Your typical small Southern town: murder, adultery, rape, incest, family poisonings, legal wheeling and dealing and a brand new judge sticking her fingers into all of it. What is not to like as long as you don't have to live there. In Chicago they just shoot them, our Southern gals are much more innovative-enjoy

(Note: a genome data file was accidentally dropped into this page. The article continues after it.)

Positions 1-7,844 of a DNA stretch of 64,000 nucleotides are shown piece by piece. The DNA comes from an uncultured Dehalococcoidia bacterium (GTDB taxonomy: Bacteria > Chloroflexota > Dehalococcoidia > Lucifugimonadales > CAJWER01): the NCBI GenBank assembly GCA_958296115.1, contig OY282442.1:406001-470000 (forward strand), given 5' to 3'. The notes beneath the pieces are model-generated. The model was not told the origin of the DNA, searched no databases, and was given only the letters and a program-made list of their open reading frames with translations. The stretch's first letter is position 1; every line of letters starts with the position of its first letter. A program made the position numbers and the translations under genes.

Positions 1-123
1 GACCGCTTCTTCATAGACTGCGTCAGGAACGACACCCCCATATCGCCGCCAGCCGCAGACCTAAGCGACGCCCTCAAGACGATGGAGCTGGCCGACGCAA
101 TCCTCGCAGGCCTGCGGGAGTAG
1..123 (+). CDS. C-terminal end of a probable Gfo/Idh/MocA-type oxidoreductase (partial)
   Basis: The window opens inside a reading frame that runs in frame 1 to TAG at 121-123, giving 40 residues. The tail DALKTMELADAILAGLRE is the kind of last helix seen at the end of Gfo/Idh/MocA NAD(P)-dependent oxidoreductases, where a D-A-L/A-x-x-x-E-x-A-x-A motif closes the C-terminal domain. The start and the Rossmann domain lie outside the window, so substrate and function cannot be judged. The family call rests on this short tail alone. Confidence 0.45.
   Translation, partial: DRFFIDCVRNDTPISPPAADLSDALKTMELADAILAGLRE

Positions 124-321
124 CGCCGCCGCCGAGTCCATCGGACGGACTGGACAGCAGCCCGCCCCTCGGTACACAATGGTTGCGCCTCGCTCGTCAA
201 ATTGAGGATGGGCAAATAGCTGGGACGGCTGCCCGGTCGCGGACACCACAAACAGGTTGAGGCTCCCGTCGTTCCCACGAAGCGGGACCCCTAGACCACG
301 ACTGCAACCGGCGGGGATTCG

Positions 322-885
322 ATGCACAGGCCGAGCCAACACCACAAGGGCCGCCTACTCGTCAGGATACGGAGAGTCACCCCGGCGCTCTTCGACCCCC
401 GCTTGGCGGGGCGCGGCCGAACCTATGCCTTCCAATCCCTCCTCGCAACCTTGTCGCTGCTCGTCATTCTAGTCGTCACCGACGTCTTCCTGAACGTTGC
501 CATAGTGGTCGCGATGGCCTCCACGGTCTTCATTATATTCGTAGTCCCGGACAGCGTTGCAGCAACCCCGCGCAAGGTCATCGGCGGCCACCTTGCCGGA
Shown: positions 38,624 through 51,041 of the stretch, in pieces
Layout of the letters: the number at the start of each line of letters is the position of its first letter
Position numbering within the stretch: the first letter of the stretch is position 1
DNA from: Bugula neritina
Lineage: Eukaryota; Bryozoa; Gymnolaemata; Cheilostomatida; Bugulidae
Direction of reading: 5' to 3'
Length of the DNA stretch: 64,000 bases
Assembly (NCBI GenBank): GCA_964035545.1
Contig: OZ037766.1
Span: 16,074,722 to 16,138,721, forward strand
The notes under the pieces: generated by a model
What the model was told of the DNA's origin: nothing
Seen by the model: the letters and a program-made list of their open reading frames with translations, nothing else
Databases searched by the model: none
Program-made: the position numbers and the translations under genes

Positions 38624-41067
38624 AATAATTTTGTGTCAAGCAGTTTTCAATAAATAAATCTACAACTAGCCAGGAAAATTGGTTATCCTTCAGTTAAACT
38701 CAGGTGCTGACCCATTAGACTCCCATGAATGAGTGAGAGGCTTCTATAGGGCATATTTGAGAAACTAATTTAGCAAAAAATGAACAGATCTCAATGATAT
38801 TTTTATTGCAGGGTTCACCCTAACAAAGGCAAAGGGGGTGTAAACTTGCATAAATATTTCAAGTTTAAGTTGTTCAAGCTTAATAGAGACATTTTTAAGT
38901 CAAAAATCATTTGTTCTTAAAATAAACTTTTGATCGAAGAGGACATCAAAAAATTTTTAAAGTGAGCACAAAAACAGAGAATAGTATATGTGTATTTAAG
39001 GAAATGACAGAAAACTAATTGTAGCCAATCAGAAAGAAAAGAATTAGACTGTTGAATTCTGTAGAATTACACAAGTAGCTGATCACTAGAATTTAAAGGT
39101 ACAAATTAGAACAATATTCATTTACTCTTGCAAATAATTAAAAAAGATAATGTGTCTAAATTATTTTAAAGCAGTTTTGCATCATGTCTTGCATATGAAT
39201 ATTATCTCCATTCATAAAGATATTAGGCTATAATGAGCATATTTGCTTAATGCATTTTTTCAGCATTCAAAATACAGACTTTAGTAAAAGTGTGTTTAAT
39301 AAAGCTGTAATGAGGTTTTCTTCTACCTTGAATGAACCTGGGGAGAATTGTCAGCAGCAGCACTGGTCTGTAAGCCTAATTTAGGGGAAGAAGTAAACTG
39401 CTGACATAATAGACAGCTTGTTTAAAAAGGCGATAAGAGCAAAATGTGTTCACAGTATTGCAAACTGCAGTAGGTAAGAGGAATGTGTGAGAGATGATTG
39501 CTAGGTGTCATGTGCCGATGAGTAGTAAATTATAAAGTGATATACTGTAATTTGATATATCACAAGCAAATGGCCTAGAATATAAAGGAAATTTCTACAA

Judge Deborah Knott's been appointed, and now needs to run to keep the office she really wants. She wants to keep a campaign promise to help build houses for battered women. Expecting muscle aches and pains, she doesn't expect a near rape and the murder of the attacker. Even worse, the murder weapon is her own hammer, and her fingerprints are on the murder weapon. Luckily, the cops don't seriously consider her a suspect. More an issue is keeping out of the newspaper the identity of the victim, and keeping her from feeling like a victim. She's a young member of Deborah's large family. The one wielding the hammer, who ultimately confesses to Deborah, not the police, is a long-time friend of the family, and a third girl is involved too. All three girls need help and counselling. The boys in the family, if they find out, will want to go after the guys the would-be rapist hung out with. Deborah wants to see justice done, while protecting the girls and helping them grow up. She makes some mistakes in the process, and that helps her grow up. I like books where characters grow, and like that Maron allows that to happen to Deborah and others in this sometimes uncomfortable book.
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